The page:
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Monthly High-end Gaming System Buyer's Guide

PC Buyer's Guide for Gaming Enthusiasts, August, 2011

By Housen Maratouk August 31, 2011

The Enthusiast-level PC Buying Guide offers processor and motherboard suggestions for both Intel and AMD system, though the other components will remain the same.  For this we went with a Sandy Bridge processor. No, they’re not the absolute fastest Intel processors available. But they offer the best bang for buck in a system with a $2,000 budget.

 

 Introduction

This guide will offer processor and motherboard suggestions for both an Intel and AMD system, though the other components will remain the same. The biggest difference you’ll find in this installation of the guide is that for the Intel build, we went with a Sandy Bridge processor. No, they’re not the absolute fastest Intel processors available. But they offer the best bang for buck in a system with a $2,000 budget.


System Case: Cooler Master HAF 932 RC-932-KKN5-GP Full Tower
Current Cost: $139

Few of the choices you make will play as big, and as enduring, an impact on the system you end up with as the system case. Given how long you’ll be living with this selection (potentially through multiple system builds and upgrades), you don’t want to skimp… but you also don’t want to break the bank.

The Cooler Master HAF 932 RC-932-KKN5-GP Full Tower is more or less the same case we suggested in our last Enthusiast guide, with the main changes being that it now sports USB 3.0 ports and a black interior.  Its weight went up slightly to 29.5 pounds, with its 9.6” (W) x 22.0” (H) x 22.2” (D) size making it well suited for today’s ever-growing graphics cards. It offers plenty of ventilation, with 230mm fans at the front, side, and top, a 140mm fan in the rear, and room to add either additional fans or an easily-accessible liquid cooling system at the top of the case. And as we mentioned in previous issues of this guide, the red LED fan in the front and the meshed side window will make it look as good, as well.


Power Supply: Corsair HX Series CMPSU-750HX 750W ATX12V 2.3
Current Cost: $144

Once again our choice for the power supply, the Corsair HX CMPSU-750HX 750W is an 80 Plus Silver certified modular unit that will help keep things from getting cluttered while all the power you need in an enthusiast gaming system. Backed by a seven year warranty, this is a unit that demonstrates how Corsair earned its reputation in the industry.

 


 

AMD CPU: Phenom II X6 1100T Black Edition (3.3GHz)
Current Cost: $195

Our choice for the AMD build remains the Phenom II X6 1100T. At just $195, there’s just no beating this processor for this build. This AM3 socket processor comes with 6MB of L3 cache, with 512KB of L2 cache dedicated to each of its six cores. And like other Black Edition processors, the 1100T’s multiplier is unlocked, allowing for overclocking.


Intel CPU: Core i7-2600K (3.4GHz)
Current Cost: $315

In this issue, we’ve decided to go with a Sandy Bridge processor: the i7-2600K, a four-core processor with 1MB of L2 cache (256KB per core) and 8MB of L2 cache. It also includes HD Graphics 3000. But we can’t imagine that anyone wanting to go with integrated graphics on an enthusiast PC.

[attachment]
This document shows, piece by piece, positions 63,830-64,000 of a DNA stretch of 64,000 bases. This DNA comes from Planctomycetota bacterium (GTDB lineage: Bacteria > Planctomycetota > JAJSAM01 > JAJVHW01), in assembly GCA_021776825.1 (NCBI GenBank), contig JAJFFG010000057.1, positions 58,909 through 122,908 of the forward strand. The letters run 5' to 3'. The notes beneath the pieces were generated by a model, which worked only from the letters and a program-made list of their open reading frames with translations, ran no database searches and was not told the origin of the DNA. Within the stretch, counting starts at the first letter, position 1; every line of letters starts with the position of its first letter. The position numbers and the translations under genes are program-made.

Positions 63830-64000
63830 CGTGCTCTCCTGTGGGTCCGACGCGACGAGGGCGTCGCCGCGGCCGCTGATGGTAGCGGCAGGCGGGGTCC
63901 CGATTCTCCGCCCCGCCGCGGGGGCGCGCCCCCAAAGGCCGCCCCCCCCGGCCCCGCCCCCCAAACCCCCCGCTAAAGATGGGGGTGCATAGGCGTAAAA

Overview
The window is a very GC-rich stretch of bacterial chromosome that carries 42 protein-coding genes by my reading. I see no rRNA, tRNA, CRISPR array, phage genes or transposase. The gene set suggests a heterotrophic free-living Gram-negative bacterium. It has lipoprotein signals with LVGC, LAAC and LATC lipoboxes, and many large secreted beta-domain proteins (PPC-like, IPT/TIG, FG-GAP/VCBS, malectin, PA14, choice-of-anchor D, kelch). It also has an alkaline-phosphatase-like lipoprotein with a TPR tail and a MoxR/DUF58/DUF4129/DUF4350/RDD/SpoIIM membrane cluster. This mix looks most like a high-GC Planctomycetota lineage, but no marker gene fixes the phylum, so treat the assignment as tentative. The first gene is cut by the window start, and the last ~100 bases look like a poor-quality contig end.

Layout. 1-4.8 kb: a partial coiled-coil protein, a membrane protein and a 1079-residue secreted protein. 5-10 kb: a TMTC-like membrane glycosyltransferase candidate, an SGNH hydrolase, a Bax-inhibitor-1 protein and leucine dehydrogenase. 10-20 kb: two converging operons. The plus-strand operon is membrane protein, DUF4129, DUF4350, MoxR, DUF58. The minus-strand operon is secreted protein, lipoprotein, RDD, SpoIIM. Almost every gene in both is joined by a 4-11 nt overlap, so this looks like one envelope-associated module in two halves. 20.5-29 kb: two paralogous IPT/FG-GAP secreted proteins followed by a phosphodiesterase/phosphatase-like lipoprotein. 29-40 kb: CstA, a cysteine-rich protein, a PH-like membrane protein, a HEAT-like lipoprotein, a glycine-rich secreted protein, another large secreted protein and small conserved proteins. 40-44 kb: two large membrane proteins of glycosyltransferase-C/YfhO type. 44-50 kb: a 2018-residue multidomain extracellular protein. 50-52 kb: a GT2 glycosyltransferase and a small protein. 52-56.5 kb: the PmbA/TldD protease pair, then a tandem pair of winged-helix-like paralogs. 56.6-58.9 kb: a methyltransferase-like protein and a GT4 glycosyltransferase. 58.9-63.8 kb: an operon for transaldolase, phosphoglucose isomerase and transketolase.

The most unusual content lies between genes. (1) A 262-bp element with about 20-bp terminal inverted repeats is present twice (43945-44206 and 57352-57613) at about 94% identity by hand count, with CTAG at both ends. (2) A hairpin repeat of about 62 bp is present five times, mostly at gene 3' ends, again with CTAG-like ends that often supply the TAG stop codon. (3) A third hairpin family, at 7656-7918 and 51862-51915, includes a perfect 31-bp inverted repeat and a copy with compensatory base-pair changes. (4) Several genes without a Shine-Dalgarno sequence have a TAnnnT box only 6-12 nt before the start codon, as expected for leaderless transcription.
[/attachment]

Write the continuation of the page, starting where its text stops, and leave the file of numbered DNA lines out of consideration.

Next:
Cooling: Zalman CNPS9700 LED 110mm 2 Ball CPU Cooler
Current Cost: $41

While the Cooler Master Hyper 212 Plus we recommended in previous editions of this guide is still a solid choice, we decided to spend just a little bit more this time around and go with a unit that should offer a bit more in the way of cooling for those who are planning to overclock: the Zalman CNP9700.

As we’ve noted in the past, cooling is one of those things is something you have to decide for yourself how much you want to spend on. You can go with the stock cooling that the retail CPU kits come with at no additional cost, or you can spend a fair bit more than $41 on a higher-end cooling solution. This unit, we think, should meet the needs of most users at an attractive price-point.


AMD Motherboard: ASUS Crosshair IV Formula (890FX)
Current Price: $210

Once again reappearing in this issue of the guide is the ASUS Crosshair IV Formula motherboard for the AMD build. As we previously mentioned, ASUS has long held the high esteem of gamers and enthusiasts, and the Crosshair IV Formula demonstrates why. Powered by the 890FX and SB850chipsets, this motherboard offers four PCI-E slots, four memory slots (with a max of 16GB of RAM), seven USB 2.0 ports, two USB 3.0 ports, an eSATA port, an IEEE 1394a port, gigabit LAN, integrated audio, and 6 SATA 6Gb/s connections plus one SATA 3Gb/s connection. And if you’re looking to overclocking that AMD Phenom II X6 1100T, the TurboV functionality will let you do so easily.

Intel Motherboard: MSI P67A-GD65 (P67)
Current Price: $170

With the switch to a Sandy Bridge processor comes a new motherboard recommendation. The MSI P67A-GD65 is an LGA 1155 chipset motherboard that is powered by the Intel P67 chipset. It offers two  PCI-E 2.0 x 16 slots, three PXI Express x1 slots, four memory slots (with support for up to 32GB of RAM), two USB 3.0 ports, eight USB 2.0 ports, two e-SATA ports, one IEEE1394 ports, gigabit LAN, integrated audio, four SATA 3GB/s connections, and four SATA 6Gb/s connections. Overclocking, finally, is made easier by MSI’s OC Genie II.


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